One person was killed Monday night after a small plane crashed in Dawson County, investigators said.
“We got a call around 7:25 (p.m.) from the FAA that there had been a distress call from a plane,” Dawson County Emergency Services Chief Billy Thurmond said. “We sent units to Auraria Road and found debris in the roadway that they suspected was from the plane.”
Auraria Road is located between highways 400 and 9 in the southeastern part of Dawson County.
Search and rescue teams from Dawson, Lumpkin and Forsyth counties began searching an area near 1549 Auraria Road.
“We located the wreckage near a house on Auraria Road; located the fuselage and the pilot, who was deceased,” Thurmond said.
The search lasted approximately 30-45 minutes.
Dawson County Emergency Services Deputy Chief Tim Satterfield said he found the fuselage and its single occupant near the top of a small mountain.
“The people I talked to said they heard a noise, so I started walking around the back of the property, and I could smell fuel,” Satterfield said. “I just kept gridding back and forth and walked about 45 minutes. I found the fuselage and the pilot. I looked inside at the seats, and couldn’t see anybody else.”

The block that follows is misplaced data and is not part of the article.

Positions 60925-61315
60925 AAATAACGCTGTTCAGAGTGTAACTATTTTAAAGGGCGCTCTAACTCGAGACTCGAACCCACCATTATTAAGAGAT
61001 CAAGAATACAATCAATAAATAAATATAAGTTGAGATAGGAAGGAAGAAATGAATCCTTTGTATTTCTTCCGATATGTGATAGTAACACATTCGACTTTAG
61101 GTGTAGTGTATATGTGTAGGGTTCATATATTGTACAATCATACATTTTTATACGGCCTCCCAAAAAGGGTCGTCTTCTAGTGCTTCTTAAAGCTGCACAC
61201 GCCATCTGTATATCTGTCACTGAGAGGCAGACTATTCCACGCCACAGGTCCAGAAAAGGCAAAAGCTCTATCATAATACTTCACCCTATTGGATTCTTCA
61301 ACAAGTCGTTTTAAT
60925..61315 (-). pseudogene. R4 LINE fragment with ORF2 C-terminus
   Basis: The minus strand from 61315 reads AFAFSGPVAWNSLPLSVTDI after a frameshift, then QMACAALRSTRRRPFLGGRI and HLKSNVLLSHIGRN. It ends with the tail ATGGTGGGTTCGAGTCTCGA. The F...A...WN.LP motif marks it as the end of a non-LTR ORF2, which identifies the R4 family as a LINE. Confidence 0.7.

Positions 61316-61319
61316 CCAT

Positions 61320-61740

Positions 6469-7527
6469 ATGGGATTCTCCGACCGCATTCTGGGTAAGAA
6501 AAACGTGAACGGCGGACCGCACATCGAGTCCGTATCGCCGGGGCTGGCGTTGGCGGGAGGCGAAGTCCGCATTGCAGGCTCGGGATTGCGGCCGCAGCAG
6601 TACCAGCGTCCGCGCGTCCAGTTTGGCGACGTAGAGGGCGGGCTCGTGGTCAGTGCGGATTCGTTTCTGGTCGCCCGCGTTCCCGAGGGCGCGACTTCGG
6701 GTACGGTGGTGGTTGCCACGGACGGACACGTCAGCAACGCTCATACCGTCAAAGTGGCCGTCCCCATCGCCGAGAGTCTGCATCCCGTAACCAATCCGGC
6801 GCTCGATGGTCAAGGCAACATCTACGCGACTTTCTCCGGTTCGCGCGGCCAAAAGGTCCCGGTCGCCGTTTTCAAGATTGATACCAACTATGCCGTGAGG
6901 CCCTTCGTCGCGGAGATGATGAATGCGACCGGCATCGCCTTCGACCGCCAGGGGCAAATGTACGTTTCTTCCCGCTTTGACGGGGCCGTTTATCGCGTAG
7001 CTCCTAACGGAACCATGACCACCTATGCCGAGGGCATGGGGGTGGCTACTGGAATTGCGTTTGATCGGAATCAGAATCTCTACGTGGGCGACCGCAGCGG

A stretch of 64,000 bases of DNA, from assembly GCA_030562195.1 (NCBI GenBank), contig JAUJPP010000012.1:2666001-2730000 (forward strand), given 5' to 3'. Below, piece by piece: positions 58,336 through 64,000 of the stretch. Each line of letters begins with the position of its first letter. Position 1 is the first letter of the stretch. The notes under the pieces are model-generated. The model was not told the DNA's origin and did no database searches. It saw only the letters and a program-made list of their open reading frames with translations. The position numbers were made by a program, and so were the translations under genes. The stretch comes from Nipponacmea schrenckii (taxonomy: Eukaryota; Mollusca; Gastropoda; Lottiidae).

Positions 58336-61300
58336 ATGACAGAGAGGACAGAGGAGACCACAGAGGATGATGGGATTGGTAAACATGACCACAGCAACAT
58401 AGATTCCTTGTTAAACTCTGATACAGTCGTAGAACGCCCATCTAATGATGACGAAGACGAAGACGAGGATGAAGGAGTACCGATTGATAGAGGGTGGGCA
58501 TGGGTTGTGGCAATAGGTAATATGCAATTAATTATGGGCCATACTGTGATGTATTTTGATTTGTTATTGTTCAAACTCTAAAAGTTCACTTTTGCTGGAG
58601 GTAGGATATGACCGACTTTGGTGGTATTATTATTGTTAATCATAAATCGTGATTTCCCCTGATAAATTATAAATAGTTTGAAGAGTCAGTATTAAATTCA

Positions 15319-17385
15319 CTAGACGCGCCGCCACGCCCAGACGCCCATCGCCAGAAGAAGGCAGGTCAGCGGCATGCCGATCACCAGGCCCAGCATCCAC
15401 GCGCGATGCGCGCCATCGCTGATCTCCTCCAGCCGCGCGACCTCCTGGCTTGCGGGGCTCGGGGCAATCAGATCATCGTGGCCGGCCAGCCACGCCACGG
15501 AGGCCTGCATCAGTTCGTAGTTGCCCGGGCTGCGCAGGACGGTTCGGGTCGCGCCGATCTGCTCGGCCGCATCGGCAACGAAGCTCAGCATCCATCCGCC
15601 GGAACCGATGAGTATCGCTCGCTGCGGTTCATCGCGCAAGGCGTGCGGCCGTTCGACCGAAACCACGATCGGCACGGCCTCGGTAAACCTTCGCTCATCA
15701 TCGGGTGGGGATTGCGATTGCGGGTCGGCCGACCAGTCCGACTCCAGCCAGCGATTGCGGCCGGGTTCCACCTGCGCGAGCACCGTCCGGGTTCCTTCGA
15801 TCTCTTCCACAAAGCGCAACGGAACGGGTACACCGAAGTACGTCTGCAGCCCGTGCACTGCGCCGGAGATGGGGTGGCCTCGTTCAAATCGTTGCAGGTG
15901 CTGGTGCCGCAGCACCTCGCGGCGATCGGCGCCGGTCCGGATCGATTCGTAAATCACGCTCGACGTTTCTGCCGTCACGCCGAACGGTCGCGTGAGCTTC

Dawson County resident Laland Anderson said he heard the plane hit.
“Something went over; it was real loud; you could here him trying to pull up but it didn’t,” Anderson said. “I heard it hit and evidently it must have hit over here on top of this mountain because on the other side of the road – where my son Joe’s old house is – it’s over there where the fuselage is at. It had to hit here for the wings to be over there and all this debris.”
Pieces of wreckage were visible in a field and on a small mountain behind Anderson’s home on Auraria Road.
“There was no fire or anything, but I could smell the jet fuel. That’s when I called 911,” he said.
FAA officials confirmed a single-engine Piper Malibu PA-46 with seating for up to seven departed Morristown, N.J., Municipal Airport and was headed to DeKalb-Peachtree Airport in Chamblee, near Atlanta. Air traffic controllers lost contact with the flight at approximately 7:15 p.m.
Dense fog and rain blanketed the area at that time.
The craft was registered to a Georgia entity.
Dawson County sheriff’s deputies were on the scene of the crash.
“It took about 30 minutes to locate the fuselage, and to find the male pilot,” Major Tony Wooten said. “The body was taken by the coroner.”
Dawson County Coroner Ted Bearden confirmed he retrieved the pilot’s remains at approximately 10:15 p.m.
The cause of the crash is currently under investigation by the National Transportation Safety Board and the FAA. At presstime, officials had not released the pilot’s name. Check dawsonadvertiser.com for updates.